Phylogenetic and Biogeographic Analysis of Craneflies (Diptera: Tipulomorpha)

Summer 2017

Ivonne Verduzco : Molecular and Cell Biology: Developmental Genetics

Mentor: Patrick O'Grady

Members of the superfamily Tipuloidea, commonly called craneflies, are the largest group of Diptera, or flies. There are currently 18,000 species known. While this group is an important player in most ecosystems, serving as general decomposers, predators, or crop pests, little is known about the relationships between cranefly families or genera. My research is aimed at deconstructing the uncertainty of these relationships. A phylogenetic hypothesis for this group will facilitate further studies of cranefly evolution and will help answer questions about diversification in this group. For example, why are there so many cranefly species when most groups of flies only have a few thousand species?
Furthermore, we are using molecular clock techniques to obtain a temporal perspective on cranefly evolution, dating the origin of the various families, genera and subgenera in this lineage.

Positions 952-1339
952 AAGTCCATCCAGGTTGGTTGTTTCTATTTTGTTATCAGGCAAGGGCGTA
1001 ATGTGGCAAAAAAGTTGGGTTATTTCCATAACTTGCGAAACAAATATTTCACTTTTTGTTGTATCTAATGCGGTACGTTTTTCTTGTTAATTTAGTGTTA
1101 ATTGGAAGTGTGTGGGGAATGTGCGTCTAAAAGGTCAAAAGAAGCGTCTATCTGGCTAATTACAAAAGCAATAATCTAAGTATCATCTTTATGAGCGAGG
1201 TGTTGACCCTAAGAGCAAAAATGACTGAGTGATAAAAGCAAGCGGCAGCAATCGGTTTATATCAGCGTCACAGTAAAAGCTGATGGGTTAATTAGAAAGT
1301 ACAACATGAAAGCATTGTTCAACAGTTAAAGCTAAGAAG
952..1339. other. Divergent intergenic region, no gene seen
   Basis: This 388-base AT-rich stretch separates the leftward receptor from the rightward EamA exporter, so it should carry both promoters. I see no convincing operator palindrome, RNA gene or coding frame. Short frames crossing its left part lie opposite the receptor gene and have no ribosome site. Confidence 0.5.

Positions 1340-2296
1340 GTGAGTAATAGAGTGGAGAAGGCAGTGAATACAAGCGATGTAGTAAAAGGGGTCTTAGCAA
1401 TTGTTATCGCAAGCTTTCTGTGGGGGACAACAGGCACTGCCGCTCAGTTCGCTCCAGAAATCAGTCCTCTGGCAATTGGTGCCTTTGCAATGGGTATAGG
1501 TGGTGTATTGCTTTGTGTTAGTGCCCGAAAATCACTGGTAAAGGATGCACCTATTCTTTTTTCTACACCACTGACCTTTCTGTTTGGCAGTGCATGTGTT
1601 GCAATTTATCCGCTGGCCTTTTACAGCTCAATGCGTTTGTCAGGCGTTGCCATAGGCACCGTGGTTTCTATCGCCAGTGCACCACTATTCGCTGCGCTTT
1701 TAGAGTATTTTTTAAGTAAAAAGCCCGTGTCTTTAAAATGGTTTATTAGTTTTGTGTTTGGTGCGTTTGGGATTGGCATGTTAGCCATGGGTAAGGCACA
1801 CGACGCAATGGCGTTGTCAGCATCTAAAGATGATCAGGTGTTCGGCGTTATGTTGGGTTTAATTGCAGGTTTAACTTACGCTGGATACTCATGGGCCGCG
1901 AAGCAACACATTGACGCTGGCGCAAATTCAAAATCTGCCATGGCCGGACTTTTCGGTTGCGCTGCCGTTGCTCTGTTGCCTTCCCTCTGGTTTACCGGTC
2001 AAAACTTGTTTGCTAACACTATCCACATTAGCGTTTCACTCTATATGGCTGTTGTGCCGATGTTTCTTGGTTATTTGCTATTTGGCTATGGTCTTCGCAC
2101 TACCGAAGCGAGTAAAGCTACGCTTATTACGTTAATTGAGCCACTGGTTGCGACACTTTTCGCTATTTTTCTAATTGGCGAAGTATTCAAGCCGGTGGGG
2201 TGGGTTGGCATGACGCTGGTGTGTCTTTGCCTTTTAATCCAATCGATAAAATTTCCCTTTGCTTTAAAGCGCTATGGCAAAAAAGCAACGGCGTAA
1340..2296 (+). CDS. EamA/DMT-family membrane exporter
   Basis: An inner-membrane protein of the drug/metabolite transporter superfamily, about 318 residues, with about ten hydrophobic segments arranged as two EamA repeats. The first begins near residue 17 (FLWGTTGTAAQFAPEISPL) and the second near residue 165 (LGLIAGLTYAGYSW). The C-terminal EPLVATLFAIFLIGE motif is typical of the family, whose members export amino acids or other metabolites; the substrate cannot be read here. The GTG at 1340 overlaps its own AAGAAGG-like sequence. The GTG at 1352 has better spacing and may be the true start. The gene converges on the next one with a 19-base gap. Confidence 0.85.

Thank you Rose Hills Foundation for the opportunity to spend my time researching this summer. This experience allowed me to appreciate research at a whole different level. I didn't understand how fulfilling it was to create your own question and spend time gathering data to back up what you are trying to answer until this scholarship. This experience has made me start looking into possibly incorporating research into my career as a medical professional, which I did not consider before this summer. Through the help of the Rose Hills Foundation and with this fellowship, I leave this summer feeling more confident in my abilities as a researcher and more determined to tackle any research issues that come my way during my last year at Berkeley. Thank you!